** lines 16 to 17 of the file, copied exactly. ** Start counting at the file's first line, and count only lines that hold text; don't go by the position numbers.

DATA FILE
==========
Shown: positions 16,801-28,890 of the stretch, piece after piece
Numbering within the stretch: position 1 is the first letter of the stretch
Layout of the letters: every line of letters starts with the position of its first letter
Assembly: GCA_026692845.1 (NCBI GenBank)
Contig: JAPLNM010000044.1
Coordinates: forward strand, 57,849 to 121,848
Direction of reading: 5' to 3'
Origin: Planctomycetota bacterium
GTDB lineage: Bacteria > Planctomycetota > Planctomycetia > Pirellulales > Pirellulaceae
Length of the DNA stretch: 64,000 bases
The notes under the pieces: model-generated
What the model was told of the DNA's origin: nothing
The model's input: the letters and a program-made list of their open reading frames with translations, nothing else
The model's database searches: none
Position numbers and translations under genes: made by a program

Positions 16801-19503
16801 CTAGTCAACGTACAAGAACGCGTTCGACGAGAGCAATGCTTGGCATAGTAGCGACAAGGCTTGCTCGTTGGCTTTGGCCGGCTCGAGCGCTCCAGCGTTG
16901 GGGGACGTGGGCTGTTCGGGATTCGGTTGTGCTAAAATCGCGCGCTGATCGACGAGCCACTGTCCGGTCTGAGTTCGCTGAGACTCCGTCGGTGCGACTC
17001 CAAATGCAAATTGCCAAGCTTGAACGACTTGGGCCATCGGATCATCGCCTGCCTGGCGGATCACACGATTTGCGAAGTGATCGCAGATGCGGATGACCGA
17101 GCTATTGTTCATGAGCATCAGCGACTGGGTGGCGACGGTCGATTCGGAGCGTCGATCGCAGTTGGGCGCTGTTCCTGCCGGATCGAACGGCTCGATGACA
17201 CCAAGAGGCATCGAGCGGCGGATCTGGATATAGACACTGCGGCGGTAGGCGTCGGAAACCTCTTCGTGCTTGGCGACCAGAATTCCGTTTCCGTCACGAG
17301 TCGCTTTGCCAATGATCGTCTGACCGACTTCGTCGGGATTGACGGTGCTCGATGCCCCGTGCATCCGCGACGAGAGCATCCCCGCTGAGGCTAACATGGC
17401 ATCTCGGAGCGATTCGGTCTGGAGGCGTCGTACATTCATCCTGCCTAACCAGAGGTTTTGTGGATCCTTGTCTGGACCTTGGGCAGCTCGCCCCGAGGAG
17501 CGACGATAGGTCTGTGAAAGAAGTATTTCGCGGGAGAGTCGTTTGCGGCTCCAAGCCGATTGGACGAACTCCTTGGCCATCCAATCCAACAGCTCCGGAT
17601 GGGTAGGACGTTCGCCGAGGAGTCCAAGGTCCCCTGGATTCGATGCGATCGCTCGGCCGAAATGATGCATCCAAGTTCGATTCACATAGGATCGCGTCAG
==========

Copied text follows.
Positions 16801-19503
16801 CTAGTCAACGTACAAGAACGCGTTCGACGAGAGCAATGCTTGGCATAGTAGCGACAAGGCTTGCTCGTTGGCTTTGGCCGGCTCGAGCGCTCCAGCGTTG